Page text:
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Planes. Find the equations of the planes in both cartesian and (vector) form.

  1. Jan 21, 2012 #1
    1. The problem statement, all variables and given/known data

    The plane that passes through the point (1, 6, 4) and contains the line
    x = 1 + 2t; y = 2 - 3t; z = 3 - t where t is an element of R

    2. Relevant equations

    x = 1 + 2t; y = 2 - 3t; z = 3 - t

    3. The attempt at a solution
    Let L be the solution.
    L = (1,6,4) - ?

    t = (x -1)/ 2 = (2-y)/3 = 3-z
     
  2. jcsd
  3. Jan 21, 2012 #2

    Mark44

    Staff: Mentor

    These equations just represent the line that you are given. Instead of just throwing up a bunch of equations, say something about your thought process in finding the equation of the plane.
     
  4. Jan 21, 2012 #3
    Well I tried making 2 vectors by using the 3 equations.
    I got
    vector x = t(2,-3,-1) = (1,2,3)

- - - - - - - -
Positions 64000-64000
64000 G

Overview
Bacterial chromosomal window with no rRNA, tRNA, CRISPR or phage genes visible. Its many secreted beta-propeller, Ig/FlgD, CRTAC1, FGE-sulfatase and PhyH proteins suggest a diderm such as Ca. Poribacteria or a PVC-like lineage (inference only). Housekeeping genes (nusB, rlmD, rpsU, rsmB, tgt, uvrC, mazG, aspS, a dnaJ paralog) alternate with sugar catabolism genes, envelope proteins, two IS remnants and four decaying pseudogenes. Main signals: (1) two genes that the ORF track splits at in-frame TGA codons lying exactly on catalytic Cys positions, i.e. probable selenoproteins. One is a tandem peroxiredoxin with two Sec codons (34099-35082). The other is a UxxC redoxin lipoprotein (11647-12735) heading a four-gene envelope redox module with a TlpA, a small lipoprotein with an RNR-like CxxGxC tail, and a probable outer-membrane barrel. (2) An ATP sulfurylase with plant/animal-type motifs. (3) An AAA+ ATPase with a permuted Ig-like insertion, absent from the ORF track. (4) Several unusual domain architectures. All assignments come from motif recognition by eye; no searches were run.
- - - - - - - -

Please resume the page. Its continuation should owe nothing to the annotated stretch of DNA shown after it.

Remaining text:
But the two vectors are meant to be s(0,-4,7) + t(-8,0,25) , where s and t are real numbers.
     
  5. Jan 21, 2012 #4

    Mark44

    Staff: Mentor

    This doesn't make any sense at all. First off, <1, 2, 3> is a vector from the origin to the point (1, 2, 3) on the line. Second, the vector t<2, -3, -1> = <2t, -3t, -t> is a vector that has the same direction as the line.

    There is no value of t for which t<2, -3, -1> = <1, 2, 3>. For every value of t, these vectors point in different directions.
    Based on what you're showing is the answer, I don't believe that you have provided all of the information for this problem. If you know a point on a plane, and a line that goes through it, that is not enough information to determine the equation of a unique plane.

    What is the complete statement of the problem?
     
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